Veteran Posts Signs at Colleges Telling Whites to Be ‘Great Again’

Armed with slick signs, smooth talk, and good looks, Nathan Damigo isn’t easy to caricature as a racist. Critics say that’s exactly why he’s dangerous.

Nathan Damigo doesn’t need an M-16 anymore.

For the Marine vet who served two tours in Iraq, the copy machine is now his weapon.

Instead of bullets, it fires out slick poster-size images of Apollo, Hercules, and Caesar all stamped with loud white letters that read “LET’S BECOME GREAT AGAIN,” “OUR DESTINY IS OURS,” “PROTECT YOUR HERITAGE,” “SERVE YOUR PEOPLE,” and “OUR FUTURE BELONGS TO US.”

The targets are college campuses. Damigo’s war is for whites’ survival.

“This is about finding a way for us to have a future for our own people,” he told The Daily Beast.

Damigo, an undergraduate student at California State University, Stanislaus, founded the exclusive “fraternity” called Identity Evropa, which says it stands for “awakened Europeans” who “resist our dispossession” of their white identity. To become a member, you must be 18, “of good moral character,” not overweight, and have no facial or neck tattoos or piercings.

“People have been conditioned their whole life,” he said. “They’ve been enculturated to believe that anyone with our views is some uneducated redneck living in the bayou somewhere.”

Damigo doesn’t look like your stereotypical white nationalist: He’s handsome, clean shaven with combed hair, and sports collared shirts.

Mark Potok, a senior fellow at the Southern Poverty Law Center, isn’t charmed.

“Identity Evropa is merely the latest iteration of the white-supremacist movement,” he told The Daily Beast. “Although you might think, based on their propaganda, that they’re all about Plato and Aristotle and Socrates, in fact they’re merely a gussied-up version of the Klan.

“The group is dangerous, though, in that it’s making a concerted effort to reach out to university students under the guise of a thoughtful political movement.”

In September, Damigo announced #ProjectSiege, which involved encouraging his fellow alt-right comrades to show teachers (whom he calls “charlatans”) what they’re omitting from their lectures and textbooks “that is creating this false anti-white narrative.”

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Damigo described Identity Evropa’s role as serving as a magnet to “attract high-quality individuals from doctors to lawyers to economists to our fraternity” and said its lofty aims are “to create an alternative social network that will act as a fifth column, over time shifting the edifice of our political establishment to encompass our interests.”

“Once our network is large enough, the threat of being ‘outed’ or ‘coming out of the pro-white closet’” will be minimized, Damigo assures.

“Anti-white intimidation will become near impossible. From there, the future will be ours.”

And that could mean one day “expanding to other countries” once the group obtains a foothold in the U.S. and graduates from the soft sell of fliers and posters to “confront the faculty head-on through civil disobedience.”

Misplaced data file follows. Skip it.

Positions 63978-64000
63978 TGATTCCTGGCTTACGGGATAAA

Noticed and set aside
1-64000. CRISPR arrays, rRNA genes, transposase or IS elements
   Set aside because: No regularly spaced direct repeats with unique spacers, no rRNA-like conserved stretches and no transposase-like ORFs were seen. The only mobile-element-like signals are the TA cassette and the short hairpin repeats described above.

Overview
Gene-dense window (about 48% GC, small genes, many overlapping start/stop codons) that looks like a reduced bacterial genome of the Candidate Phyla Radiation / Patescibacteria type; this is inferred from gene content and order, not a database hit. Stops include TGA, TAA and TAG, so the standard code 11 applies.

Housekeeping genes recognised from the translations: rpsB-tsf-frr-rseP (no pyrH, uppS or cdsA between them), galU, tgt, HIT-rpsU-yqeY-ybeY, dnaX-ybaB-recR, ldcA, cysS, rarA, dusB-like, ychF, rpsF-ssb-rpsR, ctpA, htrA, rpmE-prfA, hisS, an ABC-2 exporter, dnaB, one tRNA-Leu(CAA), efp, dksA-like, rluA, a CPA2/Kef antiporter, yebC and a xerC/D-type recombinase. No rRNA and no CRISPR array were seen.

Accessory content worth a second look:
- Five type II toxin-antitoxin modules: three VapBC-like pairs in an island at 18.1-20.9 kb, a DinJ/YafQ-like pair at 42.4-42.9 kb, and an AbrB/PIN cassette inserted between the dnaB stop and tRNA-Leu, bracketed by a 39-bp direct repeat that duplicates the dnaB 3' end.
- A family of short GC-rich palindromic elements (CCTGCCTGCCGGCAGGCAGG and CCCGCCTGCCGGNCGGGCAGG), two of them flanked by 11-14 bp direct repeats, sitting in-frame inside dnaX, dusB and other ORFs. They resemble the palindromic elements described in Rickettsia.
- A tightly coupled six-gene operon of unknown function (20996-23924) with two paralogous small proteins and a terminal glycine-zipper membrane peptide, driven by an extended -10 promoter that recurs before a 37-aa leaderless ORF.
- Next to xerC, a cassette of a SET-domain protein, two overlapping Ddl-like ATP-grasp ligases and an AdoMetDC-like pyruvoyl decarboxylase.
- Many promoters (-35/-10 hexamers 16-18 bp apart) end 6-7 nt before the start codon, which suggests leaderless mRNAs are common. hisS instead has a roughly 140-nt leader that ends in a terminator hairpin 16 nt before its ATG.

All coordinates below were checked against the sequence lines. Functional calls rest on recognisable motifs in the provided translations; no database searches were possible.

He has aimed his ire at universities because they have taken the place churches once occupied as “society’s moral authority.”

Nineteen-year-old Gabriel Wilson, a National Guardsman, is a former member of Identity Evropa. Wilson last month chalked support for Donald Trump on a sidewalk at Bethany College in Lindsborg, Kansas, writing, “Trump 2016” and “#MAGA,” short for Trump’s slogan, “Make America great again!”

But he says another “unnamed individual” chalked messages like “Make Lindsborg White Again” and purportedly drew the profile of a dead body with “Rest in peace my friend” beside it and a heart drawing.

“I don’t condone it. It was dumb,” he said. “It was taking internet trolling into the real world is what the guy was doing; he was just trying to rustle some people’s jimmies.”

But then Wilson’s affiliation as a “state coordinator” with the Kansas chapter of Identity Evropa became public. Wilson said he lasted three months.

“The aesthetics were good, the messaging was good,” Wilson said of what initially drew him to the movement. But Identity Evropa is a secular movement, and that didn’t work for the deeply religious teen. “I’m an advocate of what I would consider to be traditionalism and come from a pro-Christendom perspective. I thought perhaps that outlet would be Identity Evropa, but it turns out it wasn’t.”

Damigo is facing a backlash on his own college campus.

Last week, a group known as Northern California Anti Racist Action (NoCARA) used the pamphleteer’s weapons against him. After Damigo’s group plastered Cal State University, Stanislaus, they put his mug all over campus.

“I did wake up this morning to see someone flyered my school with my face on it calling me the R-word and this and that,” Damigo said, referring to the word “racist.”

The fliers read like a “Wanted” poster.

“A Warning to the Public: Known White Supremacist and Violent Offender in a Convicted Hate Crime Nathan Benjamin Damigo is Currently Enrolled at CSU Stanislaus.”

The 30-year-old’s mug, his birthdate, and the address where he receives Identity Evropa snail mail are on the flier. It also charges him with sporting a sun cross symbol on a T-shirt popularized by the KKK. (The logo features capital letters “EB” from clothing label European Brotherhood that is meant to look like the cross favored by neo-Nazis and the like.)